Maybe it's grief, not the cat, that's got your mourning friend's tongue. (Photo by Teresa TL Bruce,

Maybe it’s grief, not the cat, that’s got your mourning friend’s tongue. (Photo by Teresa TL Bruce,

Sometimes it’s grief, not the cat, that’s got one’s tongue.

Even if your silent (or blurting) grieving friends don’t call you back or reply to your texts or emails, keep reaching out. One day, they may have the strength to respond again, and knowing you’ve cared all along will make that possible.


*Thanks again for reaching out, Shelby Ketchen! Your friendship is as full of honest encouragement as your writing. (Check out Shelby’s latest at

More Killings, More Grief, More Sorrow

More killings. More bereaved loved ones. More mourning.

I’m crying, blinking furiously just to see the screen while I’m typing.

I didn’t know until a few moments ago about this week’s police shootings in Louisiana and Minnesota or the subsequent shooting of police and other citizens in Dallas. (Once again, for two days I’ve not watched or listened to the news and have given Facebook and Twitter only brief glances.*) I almost wish I hadn’t caught the noon news today.

So much pain. So much death. Too much.

My first reaction was a silent scream. NO!

My second thought was of the victims’ families — their shock and grief and disbelief and pain. NO!

My third reaction was sobbing. My heart cries out for all the new grief those families face. My body remembers early bereavement. Would I wish it on anyone who’d ever wronged me? NO!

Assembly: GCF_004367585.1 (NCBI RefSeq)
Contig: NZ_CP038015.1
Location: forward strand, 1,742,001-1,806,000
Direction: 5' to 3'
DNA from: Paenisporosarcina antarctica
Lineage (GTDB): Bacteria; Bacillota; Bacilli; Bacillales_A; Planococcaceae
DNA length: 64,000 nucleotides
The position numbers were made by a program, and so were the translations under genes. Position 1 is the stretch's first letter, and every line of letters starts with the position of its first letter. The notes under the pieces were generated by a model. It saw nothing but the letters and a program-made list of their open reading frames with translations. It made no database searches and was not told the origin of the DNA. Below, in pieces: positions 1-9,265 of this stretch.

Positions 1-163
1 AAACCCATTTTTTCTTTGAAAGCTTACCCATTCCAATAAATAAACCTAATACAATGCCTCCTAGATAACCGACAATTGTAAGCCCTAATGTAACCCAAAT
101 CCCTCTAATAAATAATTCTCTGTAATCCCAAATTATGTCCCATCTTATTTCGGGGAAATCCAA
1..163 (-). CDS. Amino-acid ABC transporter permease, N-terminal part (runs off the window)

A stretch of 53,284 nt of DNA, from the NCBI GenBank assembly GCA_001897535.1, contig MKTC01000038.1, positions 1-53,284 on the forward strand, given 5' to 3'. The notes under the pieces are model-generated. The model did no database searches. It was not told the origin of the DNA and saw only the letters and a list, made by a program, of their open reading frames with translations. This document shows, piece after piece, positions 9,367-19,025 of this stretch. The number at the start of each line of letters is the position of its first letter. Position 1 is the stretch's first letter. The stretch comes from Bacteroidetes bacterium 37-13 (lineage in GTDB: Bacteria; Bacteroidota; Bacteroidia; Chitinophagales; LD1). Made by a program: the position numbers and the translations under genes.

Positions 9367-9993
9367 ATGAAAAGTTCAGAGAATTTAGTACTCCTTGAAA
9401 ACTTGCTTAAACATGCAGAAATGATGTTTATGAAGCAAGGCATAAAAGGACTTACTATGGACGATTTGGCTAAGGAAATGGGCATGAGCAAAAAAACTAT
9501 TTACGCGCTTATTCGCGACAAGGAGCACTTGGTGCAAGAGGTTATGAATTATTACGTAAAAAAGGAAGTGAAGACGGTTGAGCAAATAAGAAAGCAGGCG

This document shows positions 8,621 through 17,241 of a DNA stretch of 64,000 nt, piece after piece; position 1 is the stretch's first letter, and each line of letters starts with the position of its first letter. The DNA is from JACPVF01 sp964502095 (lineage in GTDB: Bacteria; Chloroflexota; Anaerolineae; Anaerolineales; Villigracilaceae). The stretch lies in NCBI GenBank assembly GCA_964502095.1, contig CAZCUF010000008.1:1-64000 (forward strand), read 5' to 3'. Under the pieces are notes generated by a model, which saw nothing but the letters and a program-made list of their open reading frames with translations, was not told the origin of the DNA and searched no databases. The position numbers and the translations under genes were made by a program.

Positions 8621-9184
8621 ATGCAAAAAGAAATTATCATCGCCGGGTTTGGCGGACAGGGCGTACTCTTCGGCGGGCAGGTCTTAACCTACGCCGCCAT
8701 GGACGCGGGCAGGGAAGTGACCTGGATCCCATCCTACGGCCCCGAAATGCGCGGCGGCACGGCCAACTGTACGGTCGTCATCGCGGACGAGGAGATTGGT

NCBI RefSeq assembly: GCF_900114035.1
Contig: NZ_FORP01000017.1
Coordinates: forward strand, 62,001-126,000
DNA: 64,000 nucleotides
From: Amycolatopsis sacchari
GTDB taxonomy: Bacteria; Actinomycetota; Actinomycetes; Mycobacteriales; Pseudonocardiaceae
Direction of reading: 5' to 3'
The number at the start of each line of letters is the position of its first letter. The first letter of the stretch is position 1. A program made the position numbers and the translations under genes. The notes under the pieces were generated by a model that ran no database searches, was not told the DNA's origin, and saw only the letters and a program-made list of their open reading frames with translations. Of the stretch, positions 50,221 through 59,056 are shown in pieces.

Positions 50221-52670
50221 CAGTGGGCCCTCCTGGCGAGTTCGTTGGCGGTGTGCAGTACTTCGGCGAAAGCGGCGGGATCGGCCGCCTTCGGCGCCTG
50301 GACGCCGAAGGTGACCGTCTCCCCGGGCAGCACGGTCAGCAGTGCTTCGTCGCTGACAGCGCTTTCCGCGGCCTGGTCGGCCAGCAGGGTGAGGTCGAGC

I’ve never understood violence and hatred — especially in response to fear or in protest of violence and hatred. Although I consider myself pro-life, I have never agreed with those who spew hatred (or violence in any form) toward those who choose differently. Although my ancestors were persecuted for their religious beliefs, I’ve never understood those who proclaim their faith as a reason to fight. Proverbs 15:1

In my town (Orlando) and country, hateful violence against individuals continues to break homes and hearts. Around the world, war and upheaval send families fleeing from nations ripped apart by strife.

Why don’t they, why won’t they recognize the wisdom of another way? There’s timeless truth that “a soft answer turneth away wrath: but grievous words stir up anger” (Proverbs 15:1, KJV).

Even the longest of lifetimes is too short to live in anger, because the cliché is true: life’s too short.

Especially when it’s senselessly cut down.


*Sometimes a person’s grief makes it difficult to watch (or read or listen to) news of others’ losses. Please see Grief Is Not a Spectator Sport to better understand why some mourners — at least why I — avoid heeding the news.


Grief on the Fourth of July

I’ve always loved the U.S. holiday called Independence Day, but for twenty years I’ve struggled to enjoy the Fourth of July, the day we celebrate it. Contradictory? Perhaps, but holidays after a loved one’s death can become complicated, contradictory things.